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Simplifying Multi Cloud Networking for Hyperscale Clouds

Arrcus and CoreSite have teamed up to simplify multicloud network connectivity by enhancing the provisioning functionality within the Open Cloud Exchange® (OCX) platform. In this blog, Shekar Ayyar, CEO and Chairman of Arrcus, discusses the Arrcus Connected Edge Multi Cloud Networking software (ACE MCN), how it works to support OCX and the value the combination offers CoreSite data center customers. 

Arrcus was founded to enhance business efficiency through superior network connectivity. The Arrcus Connected Edge (ACE) platform offers best-in-class networking with the most flexible consumption model at the lowest total cost of ownership. Arrcus ACE supports leading enterprise, cloud and communications providers with software-defined routing and switching. 

How did you come to know CoreSite and build a relationship?

We were looking for a colocation provider to support us for data center network capacity, and we started talking to CoreSite. We developed a relationship and it has evolved to what it is today, a partnership in which Arrcus’ ACE MCN, a multicloud virtual routing solution, is an integral part of the OCX platform.

How does the Arrcus Connected Edge work with and leverage the OCX? 

The OCX is an enterprise network services platform that allows customers to more easily deploy hybrid IT architectures. They can plug in and provision services seamlessly, almost to a point where it can be self-service capacity provisioning. The OCX backend connects to multiple pools of capacity, not all of which come from CoreSite data centers – they also could be clouds such as Microsoft Azure and AWS. This connection requires the right kind of routing and transport technology. Think of the Arrcus Connected Edge as the routing fabric that supports the OCX by enabling cloud-to-cloud connectivity.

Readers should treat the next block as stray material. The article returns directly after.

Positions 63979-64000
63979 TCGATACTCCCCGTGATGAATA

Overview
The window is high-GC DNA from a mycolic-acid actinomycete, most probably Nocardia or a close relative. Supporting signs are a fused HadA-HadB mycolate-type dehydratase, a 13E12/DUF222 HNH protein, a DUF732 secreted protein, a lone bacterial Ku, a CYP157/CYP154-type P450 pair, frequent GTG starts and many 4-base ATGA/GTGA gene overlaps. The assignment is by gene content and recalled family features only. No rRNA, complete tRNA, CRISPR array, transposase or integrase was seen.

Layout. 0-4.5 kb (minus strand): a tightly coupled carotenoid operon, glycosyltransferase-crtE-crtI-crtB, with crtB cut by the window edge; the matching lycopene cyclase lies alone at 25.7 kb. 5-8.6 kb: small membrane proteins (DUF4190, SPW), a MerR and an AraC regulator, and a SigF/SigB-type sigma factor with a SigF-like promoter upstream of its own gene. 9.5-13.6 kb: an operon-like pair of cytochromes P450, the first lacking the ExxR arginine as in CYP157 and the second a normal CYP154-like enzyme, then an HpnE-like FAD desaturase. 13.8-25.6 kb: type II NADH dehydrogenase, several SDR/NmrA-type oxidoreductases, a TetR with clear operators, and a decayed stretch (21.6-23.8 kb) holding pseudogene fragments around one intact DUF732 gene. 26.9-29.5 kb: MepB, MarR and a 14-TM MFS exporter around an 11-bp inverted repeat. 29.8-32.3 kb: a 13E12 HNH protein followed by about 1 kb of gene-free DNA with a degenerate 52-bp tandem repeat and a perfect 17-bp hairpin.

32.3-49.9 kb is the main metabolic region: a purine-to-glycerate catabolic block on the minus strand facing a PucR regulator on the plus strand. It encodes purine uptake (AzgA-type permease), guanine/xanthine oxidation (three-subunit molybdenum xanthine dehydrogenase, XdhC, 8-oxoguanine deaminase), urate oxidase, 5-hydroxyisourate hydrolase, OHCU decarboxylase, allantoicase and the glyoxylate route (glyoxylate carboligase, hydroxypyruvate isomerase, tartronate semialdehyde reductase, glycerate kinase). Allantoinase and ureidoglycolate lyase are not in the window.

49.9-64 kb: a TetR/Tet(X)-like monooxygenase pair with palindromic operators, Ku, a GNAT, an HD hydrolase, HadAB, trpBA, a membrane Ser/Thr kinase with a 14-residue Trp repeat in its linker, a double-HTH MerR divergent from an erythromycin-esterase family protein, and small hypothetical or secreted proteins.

Historically, three types of capacity pools have been distinct and unconnected. The first is resident in enterprise private data centers. The second is in siloed clouds. The third is inside telecom carriers’ network environments, either mobile or fixed line. The goal is to enable customers to blend these pools of capacity and provision across them – and to create applications that can be programmed on top of a uniform API/SDK-like interface. The OCX looks at these capacity pools almost as one virtual element and can use its orchestration capability to launch or spawn virtual routers in different clouds. 

When you combine the Arrcus Connected Edge and the OCX, you have a powerful platform that allows CoreSite to provide capacity and network functions. For example, a customer might want a certain type of cybersecurity. It can be deployed when the OCX works in concert with Arrcus’ virtual routing. You can communicate a policy to our virtual routers, and it’s implemented in our software. The point is that the OCX can become the one interface that starts provisioning capacities across clouds, enterprise pools and telecom/communications/mobile network environments.

Here’s another example. Let’s say you’re an enterprise or service provider network engineer and you want to avoid complex manipulations related to managing each individual network as you try to consume capacity across the broad, giant, connected web. This is where we come in. We allow you to focus more on network functions and services that you create and deploy rather than on the underlying complexity of connecting things.